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Before Comic Books: The Early Newspaper Comic Strip and American Culture: Jean Lee Cole

The Ivy Bookshop and Bird in Hand present the latest installment of Humanities in the Village featuring Jean Lee Cole, author of How the Other Half Laughs: The Comic Sensibility in American Culture, 1895-1920.

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Before Comic Books: The Early Newspaper Comic Strip and American Culture

Comics historians frequently date the advent of the graphic narrative with the emergence of the Superman comic book series in 1939. In fact, the history of graphic narrative began much earlier. In the US, the comic strip emerged in weekly magazines in the 19th century and became crystallized in its multipanel “strip” form during the first decade of the 20th century, where the comics such as Hogan’s Alley, The Katzenjammer Kids, and Bringing Up Father became a driving force in the development of mass media and newspaper readership. The earliest newspaper comic strips were marked by wild creativity, violence, and class commentary almost completely absent from today’s “funny pages”; Cole argues that they—and the laughter they provoked--also played an important role in the formation of immigrant and working-class community identity.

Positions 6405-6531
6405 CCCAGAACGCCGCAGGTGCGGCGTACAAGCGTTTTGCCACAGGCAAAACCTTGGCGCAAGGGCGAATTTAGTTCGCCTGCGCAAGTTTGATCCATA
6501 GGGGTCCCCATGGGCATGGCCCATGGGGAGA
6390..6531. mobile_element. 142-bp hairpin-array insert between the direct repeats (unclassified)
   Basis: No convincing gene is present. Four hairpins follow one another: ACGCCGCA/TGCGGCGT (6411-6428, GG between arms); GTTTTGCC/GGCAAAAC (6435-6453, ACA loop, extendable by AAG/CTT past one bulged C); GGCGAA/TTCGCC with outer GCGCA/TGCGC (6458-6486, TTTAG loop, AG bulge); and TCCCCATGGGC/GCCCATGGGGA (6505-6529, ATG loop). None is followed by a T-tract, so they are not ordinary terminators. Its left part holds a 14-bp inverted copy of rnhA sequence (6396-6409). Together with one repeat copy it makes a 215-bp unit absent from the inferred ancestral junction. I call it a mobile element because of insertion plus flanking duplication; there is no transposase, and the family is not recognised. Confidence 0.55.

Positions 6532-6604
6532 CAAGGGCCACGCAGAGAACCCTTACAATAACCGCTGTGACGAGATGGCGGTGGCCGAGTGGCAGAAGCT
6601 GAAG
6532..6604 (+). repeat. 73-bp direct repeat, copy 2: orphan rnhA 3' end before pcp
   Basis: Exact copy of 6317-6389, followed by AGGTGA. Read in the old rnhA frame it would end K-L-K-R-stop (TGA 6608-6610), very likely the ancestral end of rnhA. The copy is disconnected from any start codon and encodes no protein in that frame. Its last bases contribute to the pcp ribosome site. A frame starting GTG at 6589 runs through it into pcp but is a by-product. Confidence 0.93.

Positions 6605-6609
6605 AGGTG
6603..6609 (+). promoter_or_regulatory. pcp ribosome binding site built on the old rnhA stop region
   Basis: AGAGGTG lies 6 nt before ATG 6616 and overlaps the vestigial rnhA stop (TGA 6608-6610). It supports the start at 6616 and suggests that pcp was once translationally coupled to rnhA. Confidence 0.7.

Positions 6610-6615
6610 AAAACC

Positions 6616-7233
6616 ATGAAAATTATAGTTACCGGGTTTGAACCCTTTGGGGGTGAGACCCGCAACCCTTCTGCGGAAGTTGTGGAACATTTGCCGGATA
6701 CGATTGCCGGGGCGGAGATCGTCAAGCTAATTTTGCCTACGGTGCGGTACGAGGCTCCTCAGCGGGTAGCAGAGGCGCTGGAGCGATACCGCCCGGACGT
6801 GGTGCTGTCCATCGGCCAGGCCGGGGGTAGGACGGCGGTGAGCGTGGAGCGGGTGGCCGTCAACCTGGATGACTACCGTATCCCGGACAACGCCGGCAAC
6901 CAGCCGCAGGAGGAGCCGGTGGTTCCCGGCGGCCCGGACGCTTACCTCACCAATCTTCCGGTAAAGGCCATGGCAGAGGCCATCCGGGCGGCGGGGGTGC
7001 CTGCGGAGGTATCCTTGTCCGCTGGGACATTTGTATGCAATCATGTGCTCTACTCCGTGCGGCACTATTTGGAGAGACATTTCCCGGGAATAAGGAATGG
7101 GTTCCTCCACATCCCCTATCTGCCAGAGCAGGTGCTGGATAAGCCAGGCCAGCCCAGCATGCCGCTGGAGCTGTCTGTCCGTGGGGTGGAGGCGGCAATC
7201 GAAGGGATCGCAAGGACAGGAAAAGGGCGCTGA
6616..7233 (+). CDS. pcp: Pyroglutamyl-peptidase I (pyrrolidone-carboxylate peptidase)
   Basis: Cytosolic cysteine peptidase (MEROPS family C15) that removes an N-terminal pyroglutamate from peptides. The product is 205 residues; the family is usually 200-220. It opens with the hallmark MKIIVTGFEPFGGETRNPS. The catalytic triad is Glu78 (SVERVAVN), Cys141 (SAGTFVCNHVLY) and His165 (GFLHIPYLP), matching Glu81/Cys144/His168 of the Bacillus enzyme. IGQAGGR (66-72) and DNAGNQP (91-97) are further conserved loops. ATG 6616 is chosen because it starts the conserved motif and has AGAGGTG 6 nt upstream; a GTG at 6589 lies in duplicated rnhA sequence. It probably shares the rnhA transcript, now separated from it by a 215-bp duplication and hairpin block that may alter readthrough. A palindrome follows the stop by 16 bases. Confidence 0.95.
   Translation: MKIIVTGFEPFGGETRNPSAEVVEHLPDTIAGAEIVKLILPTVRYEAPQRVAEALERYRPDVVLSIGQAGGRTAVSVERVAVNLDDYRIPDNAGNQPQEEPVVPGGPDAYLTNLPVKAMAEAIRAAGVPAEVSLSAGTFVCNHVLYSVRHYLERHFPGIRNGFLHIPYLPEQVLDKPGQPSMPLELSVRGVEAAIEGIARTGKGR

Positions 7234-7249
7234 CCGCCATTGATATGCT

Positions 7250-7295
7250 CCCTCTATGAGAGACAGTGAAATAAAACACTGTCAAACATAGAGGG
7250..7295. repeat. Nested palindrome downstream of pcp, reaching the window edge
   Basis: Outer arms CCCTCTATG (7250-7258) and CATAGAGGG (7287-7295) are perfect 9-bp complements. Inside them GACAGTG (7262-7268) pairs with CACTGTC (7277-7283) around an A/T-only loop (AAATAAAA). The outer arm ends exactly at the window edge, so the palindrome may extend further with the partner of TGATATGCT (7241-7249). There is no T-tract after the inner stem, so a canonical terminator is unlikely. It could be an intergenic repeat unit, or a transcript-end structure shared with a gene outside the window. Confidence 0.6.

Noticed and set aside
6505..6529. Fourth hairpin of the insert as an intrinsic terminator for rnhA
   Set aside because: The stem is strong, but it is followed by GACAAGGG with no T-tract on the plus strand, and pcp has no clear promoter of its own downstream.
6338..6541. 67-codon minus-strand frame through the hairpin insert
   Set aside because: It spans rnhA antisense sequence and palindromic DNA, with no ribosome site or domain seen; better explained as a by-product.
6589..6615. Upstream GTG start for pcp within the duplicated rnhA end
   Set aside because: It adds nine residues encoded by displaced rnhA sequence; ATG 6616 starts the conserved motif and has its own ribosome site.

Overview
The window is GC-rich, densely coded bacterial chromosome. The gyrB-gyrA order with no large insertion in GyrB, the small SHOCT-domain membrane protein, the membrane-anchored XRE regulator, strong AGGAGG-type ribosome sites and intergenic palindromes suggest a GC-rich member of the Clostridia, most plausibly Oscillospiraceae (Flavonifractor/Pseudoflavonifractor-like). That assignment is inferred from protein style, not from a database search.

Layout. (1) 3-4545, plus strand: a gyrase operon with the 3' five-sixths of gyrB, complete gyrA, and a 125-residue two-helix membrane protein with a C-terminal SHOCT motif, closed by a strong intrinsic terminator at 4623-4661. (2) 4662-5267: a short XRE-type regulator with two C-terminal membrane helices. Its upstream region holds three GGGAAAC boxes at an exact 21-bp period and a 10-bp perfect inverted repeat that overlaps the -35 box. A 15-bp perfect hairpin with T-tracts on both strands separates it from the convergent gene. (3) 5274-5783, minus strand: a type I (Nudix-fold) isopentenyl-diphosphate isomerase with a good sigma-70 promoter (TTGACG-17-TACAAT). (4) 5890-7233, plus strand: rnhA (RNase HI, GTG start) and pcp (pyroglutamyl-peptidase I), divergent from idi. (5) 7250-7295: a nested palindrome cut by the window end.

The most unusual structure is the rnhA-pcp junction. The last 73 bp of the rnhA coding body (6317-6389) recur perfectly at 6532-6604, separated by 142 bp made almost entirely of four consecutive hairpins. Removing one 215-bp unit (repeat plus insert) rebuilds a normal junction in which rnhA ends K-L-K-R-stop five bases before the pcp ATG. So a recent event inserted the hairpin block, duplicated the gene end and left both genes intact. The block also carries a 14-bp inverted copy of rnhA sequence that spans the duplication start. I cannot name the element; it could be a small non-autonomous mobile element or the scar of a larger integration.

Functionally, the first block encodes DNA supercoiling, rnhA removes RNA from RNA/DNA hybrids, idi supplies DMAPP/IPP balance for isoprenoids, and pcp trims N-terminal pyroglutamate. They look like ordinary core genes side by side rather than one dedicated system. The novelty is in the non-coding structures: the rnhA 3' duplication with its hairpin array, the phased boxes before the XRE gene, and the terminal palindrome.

Jean Lee Cole is a Professor of English at Loyola University of Maryland. Her most recent publications include How the Other Half Laughs: The Comic Sensibility in American Culture, 1895-1920 (University Press of Mississippi, 2020), and Parole Femine: Words and Lives of the Woman’s Literary Club of Baltimore (Apprentice House, 2019).






Event Details

Monday, July 6, 2020 - 6:30pm



by Dr. Radut